At any time, 10 to 15 per cent of residents will be suffering from stress, depression, anxiety, or post-traumatic stress disorder. "It is the nature of the job," said Mr Filer. "It is a macho culture in which it is difficult for people to admit that they are suffering from stress. If you've seen so many horrific accidents – if you work in traffic, for instance – the hundredth one might just set you off."

The cost to the taxpayer of all this mental trauma is considerable. In 2008 police officers in England and Wales took 225,000 days off sick due to stress-related depression, anxiety and other mental health problems, at a cost to the taxpayer of £37m.

The centre is presently funded almost entirely by regular donations from 67,000 police officers. "There has been a real running-down of welfare services for the forces, which has been going on for some time now," said Paul McKeever, chairman of the Police Federation of England and Wales. "It used to be that most forces had welfare departments, but that is not the case now. They are being left to their own devices when it comes to getting back to work."

David Hanson, the policing minister, argued that injured officers are well provided for. He said: "For an officer injured on duty, provision is made to give them a proportion of their salary ... right up to the age of retirement. For the most seriously disabled, this amounts to 85 per cent of their salary."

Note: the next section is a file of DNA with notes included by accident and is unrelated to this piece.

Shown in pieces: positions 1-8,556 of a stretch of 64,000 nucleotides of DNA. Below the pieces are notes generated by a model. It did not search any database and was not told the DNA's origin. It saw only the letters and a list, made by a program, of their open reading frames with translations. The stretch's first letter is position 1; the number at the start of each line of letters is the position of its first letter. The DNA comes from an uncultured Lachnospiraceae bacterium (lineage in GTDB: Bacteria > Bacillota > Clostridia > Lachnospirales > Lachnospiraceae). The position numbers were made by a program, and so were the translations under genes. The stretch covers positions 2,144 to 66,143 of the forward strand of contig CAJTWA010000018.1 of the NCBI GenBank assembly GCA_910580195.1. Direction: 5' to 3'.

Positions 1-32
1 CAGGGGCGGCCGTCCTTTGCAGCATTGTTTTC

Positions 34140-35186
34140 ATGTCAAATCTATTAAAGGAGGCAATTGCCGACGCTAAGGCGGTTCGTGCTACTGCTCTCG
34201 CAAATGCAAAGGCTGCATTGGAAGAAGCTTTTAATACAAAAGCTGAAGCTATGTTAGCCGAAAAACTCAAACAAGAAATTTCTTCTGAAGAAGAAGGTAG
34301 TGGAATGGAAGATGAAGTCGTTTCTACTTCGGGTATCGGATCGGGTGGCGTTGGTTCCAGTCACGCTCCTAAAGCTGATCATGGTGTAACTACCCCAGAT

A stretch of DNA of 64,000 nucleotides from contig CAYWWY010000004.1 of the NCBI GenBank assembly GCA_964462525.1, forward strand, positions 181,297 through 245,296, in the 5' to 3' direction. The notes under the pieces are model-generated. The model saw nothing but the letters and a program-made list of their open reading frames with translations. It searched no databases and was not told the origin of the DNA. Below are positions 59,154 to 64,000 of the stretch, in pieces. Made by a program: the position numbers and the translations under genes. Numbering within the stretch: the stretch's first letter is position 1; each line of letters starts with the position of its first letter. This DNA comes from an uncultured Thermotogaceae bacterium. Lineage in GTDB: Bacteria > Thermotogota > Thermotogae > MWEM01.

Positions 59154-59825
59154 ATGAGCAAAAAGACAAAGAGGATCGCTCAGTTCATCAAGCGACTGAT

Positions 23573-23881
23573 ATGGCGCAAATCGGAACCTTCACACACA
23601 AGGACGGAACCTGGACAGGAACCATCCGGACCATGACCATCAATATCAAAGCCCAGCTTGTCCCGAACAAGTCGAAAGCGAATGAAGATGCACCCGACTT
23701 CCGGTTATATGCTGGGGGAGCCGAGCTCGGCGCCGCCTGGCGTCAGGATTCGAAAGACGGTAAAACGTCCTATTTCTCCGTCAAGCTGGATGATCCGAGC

The Police Federation said any funding gap should be plugged by the Government or police authorities. "The centres assist the return to work of officers who are injured and sick, which is clearly beneficial to the forces and the public," Mr McKeever said. "You'd think it would be something police authorities and chief police officers would want to contribute to."

Spinal fracture: 'I realised I couldn't move my hand'

Andrew Jackson, 46, Inspector, Metropolitan Police

"On 5 January last year we were responding to a firearms incident when I was in an accident. I tried to brush something off my face and realised I couldn't move my hand. I suffered a C4-level spinal fracture, which is very serious. It was awful knowing my family would receive a knock on the door saying I'd been hurt. I got some feeling back in my legs quite quickly, and that spurred me on. What I've been left with is weakness down my right side, no feeling really of touch, and normal feeling on the left side. If I don't do my exercises I seize up. Since September I've been here to Flint House three times, and every time there has been a marked improvement. I walked in with my head bowed and walked out upright. Ten years ago I'd have had to retire."

Stress: 'I've been hiding it – there is a culture of that'

Trevor Leighton, 49, PC, Metropolitan Police

"This is my second week here – for stress. I'm doing relaxation classes and stress management. I just find myself frequently getting angry about little things. I'm not like that generally. I've been on medication since last March, but I haven't had any time off work. Last year I saw a girl trying to throw herself off a road across a motorway. She was hanging over the edge and I grabbed hold of her. If I hadn't caught her I think I'd have gone ga-ga. I've been hiding my stress – there is a culture of that. What angers me is that they do the PR stuff saying it's all fine, and it isn't."